• I would take a GS5 over this any day. This phone has no advantages over a three year old Samsung at all! There is nothing this phone can do that the GS5 cannot. Posted via the Windows Central App for Android
  • I own this Acer phone actually. And yes it has several advatages over the S5. It looks better in real life than the S5 that looks like the cheapest plastic ever made. It has a bigger screen and it has continuum also. And with the Anniversary update from the insider program the camera got alot faster, even though it's not as fast as the galaxy S6 that i use at work.
  • Ooh boy, it would seem your cons far outweigh the pros. 
  • Glad that there's finally a review on this device.
  • Seriously I can't hear the word 'business' anymore.. Shivers go all through my body. I feel so ****** with my Lumia 950. In one year probably all apps have left the platform and/or are not updated anymore. I really don't want Android or iPhone. Fu Microsoft. You had over 12 percent in many European countries. A little more effort and you had made it.
  • Exactly how I feel with my L950 XL - the phone is absolutely amazing, except one thing ... it's becoming really BORING, it's basically a dead phone, nothing exciting happens on the platform anymore :(
  • Agreed. Ever since Nokia were torpedoed by Nadella, the platform has become stagnant to the point of decay as they were the ones being truly innovative with the little extras they added whereas all MS do to the platform is constantly reboot it and add niche features such as Continuum and Cortana.
  • Absolutely TRUE!!!
  • they let the 12% go away simply coz they wanted the 2% of US to grow and now overall they are at what, may be 1%
  • This is a nice phone, but you can't sell what your can't see.
  • "Enterprise"... Right. There is nothing that makes this phone more "enterprisey" than 950.
  • the camera cant really be that slow, its simply yet another case of "lets throw something together and see if it works" here, the entire product line screams "generic" to me, and that nonsense camera issue just reaffirms it, maybe they got tired of waiting A YEAR for microsoft to finish their OS, now they dont care
  • many have gotten tired of waiting for Ms to finish their product and deliver a stable and bug free build...it seems it may never come. Update after update comes only with bugs, on both PC and mobile...pathetic
  • Why, why why ... have this smartphones so damn large? I'm still waiting for a real successor of my beloved Lumia 820.
  • I'm still waiting on a successor to the 1020.  It remains my primary device.  I can't stand this piece of junk 950.  Neither can my wife.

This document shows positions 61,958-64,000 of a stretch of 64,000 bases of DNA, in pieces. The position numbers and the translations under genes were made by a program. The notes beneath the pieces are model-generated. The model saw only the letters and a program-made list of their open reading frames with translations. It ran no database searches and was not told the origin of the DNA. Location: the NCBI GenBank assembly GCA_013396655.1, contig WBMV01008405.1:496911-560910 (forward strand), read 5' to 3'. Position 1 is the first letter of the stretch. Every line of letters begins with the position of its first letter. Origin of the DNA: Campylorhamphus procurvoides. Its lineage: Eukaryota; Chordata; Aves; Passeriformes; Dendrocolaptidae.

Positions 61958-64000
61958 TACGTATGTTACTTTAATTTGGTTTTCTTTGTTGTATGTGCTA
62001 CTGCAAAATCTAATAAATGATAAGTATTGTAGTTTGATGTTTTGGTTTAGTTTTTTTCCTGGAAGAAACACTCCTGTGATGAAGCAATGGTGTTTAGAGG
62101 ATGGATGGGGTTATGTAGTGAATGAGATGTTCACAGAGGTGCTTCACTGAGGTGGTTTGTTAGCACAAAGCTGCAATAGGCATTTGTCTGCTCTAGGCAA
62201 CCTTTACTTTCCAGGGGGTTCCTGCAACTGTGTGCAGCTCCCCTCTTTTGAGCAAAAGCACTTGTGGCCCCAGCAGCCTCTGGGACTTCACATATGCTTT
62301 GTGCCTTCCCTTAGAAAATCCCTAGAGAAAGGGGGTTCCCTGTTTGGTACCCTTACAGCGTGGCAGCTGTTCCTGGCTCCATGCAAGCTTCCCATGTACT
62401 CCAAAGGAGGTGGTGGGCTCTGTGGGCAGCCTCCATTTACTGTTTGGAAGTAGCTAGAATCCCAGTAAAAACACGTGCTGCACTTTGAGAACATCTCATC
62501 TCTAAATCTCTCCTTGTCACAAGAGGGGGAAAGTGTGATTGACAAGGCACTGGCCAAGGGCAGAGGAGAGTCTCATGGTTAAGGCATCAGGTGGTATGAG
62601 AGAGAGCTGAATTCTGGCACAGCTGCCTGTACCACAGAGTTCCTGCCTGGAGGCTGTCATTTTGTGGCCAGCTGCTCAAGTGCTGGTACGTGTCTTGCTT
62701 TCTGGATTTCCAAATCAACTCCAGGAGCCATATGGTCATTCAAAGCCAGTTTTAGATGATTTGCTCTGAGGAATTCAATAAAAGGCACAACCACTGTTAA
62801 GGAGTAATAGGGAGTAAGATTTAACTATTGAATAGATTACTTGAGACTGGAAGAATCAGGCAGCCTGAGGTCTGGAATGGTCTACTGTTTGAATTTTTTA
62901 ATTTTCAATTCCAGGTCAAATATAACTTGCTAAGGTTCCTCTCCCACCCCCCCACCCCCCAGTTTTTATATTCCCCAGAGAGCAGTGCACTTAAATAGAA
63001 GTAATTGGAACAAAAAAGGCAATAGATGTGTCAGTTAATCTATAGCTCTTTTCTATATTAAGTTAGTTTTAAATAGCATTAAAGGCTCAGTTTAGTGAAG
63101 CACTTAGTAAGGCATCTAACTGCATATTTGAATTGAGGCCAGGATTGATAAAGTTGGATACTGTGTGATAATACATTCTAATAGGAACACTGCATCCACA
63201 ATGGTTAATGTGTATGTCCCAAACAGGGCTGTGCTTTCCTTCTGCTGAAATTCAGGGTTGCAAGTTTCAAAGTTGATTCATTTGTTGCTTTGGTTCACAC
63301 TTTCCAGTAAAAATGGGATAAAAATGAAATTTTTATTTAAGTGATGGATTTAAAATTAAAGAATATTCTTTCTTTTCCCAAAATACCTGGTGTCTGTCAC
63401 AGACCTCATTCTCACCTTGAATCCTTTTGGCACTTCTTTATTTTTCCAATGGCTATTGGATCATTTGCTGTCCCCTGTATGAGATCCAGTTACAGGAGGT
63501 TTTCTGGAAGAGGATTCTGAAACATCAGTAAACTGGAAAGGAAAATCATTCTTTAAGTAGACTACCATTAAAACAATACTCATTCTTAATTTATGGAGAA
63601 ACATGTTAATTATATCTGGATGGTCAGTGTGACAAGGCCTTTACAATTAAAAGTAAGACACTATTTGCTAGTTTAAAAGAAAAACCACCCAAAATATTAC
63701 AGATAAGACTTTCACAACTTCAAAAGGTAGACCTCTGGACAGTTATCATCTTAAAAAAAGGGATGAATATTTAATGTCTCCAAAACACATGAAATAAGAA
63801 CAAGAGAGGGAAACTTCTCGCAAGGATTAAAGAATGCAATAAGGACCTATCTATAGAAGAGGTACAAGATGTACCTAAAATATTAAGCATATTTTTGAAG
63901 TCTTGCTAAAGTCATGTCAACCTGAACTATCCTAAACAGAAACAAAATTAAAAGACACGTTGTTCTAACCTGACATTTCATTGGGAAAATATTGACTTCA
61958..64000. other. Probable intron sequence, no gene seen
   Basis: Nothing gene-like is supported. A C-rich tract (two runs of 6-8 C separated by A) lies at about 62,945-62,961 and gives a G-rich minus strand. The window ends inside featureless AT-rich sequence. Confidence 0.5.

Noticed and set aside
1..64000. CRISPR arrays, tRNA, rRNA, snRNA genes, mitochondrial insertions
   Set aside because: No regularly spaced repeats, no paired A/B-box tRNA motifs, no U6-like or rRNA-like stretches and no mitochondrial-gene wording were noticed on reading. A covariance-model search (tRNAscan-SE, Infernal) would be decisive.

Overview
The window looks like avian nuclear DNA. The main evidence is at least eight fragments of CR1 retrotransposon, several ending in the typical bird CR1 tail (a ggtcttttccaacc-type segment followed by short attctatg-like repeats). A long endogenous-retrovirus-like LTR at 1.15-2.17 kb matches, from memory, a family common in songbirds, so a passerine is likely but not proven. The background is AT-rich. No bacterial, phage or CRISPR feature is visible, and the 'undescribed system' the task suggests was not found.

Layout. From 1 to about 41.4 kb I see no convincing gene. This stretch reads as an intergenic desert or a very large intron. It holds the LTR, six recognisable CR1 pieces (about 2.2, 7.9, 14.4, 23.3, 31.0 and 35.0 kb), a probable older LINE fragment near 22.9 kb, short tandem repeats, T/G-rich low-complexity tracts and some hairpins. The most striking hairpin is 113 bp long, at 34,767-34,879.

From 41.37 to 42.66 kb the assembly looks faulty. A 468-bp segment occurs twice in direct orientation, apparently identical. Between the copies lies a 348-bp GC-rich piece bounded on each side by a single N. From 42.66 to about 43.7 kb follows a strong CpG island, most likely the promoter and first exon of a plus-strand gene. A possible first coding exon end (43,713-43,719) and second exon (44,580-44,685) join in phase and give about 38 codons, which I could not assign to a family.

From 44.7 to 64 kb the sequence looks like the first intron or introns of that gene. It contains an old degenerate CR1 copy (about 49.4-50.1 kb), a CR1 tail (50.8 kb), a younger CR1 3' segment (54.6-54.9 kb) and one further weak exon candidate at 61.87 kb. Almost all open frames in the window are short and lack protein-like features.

• Nokia will be releasing that in the coming months.   However it will be on a stable, smooth, finished os!
  • So Nokia will bring a BlackberryOS 10 Phone?
  • Nope,  android is fast and smooth as IOS now!  contrary to windows fanboy belief here.
  • most of the android haters have either not used it or used old samsungd 4.1/4.2 devices with bloated touchwiz
  • So something I've noticed is that people who have touched the phone said it's a good average device. And update corrects the camera. The price point is in question, but the "free" keyboard, dock and mouse , are an added bonus. And you get to use Continuum. What is the price of the Lumia 950, with these "free" extras?
  • I don't see why ANYONE would call this a good design.  It looks like every other Android phone and, lately, most of the Windows Phones.  And is the camera as slow as the 950? (which is incredibly slow, particularly in a device that's SUPPOSED to be a flagship with great hdwr specs).  I just can't see it being any worse that the 950.
  • This has to be the biggest Captian Obvious article ever written.  ha ha ha!
  • When are the next consumer targeted flagships due to come out if any? Acer is business. HP is business. What else is there? Posted via the Windows Central App for Android
  • Ra Ra,  you for real?  There are none.  there will be none.  MS is bailing on the consumer market.  
  • I'm serious. I left Windows Phone after the cancelled McLaren to give Microsoft time to get things together. I've left and went to Android and I don't know if I'll return now. The LG V10 has way better camera software than any Lumia or Microsoft device(besides Rich Capture) and I'm soon to upgrade to the V20 with built in focus peaking. Who knows about the Surface Phone. There's nothing for me to come back to. :( Posted via the Windows Central App for Android
  • nice choice in android phones.  the V series are realllllly nice.   Not available on my network but I would probably have one as well if they could work!
  • Yes I really do love them. The manual camera mode sold me completely and I haven't found anything like it. Posted via the Windows Central App for Android
  • So it's bad and because of that's its only for Business? The XL it seems, is the best. #TeamLumia 950 XL
  • For the Acer Liquid Jade Primo I am missing a new firmware and the "official" anniversary update. The smartphone restarts up to 4 times in 7 days.
  • Nobody is buying this overpriced POS of a phone except some uptight tighty whitey lost in the depths of some 1990's IT department in the midwest who thinks a Windows Phone is a "great idea..." 
  • nice looking, mediocre camera, and junk OS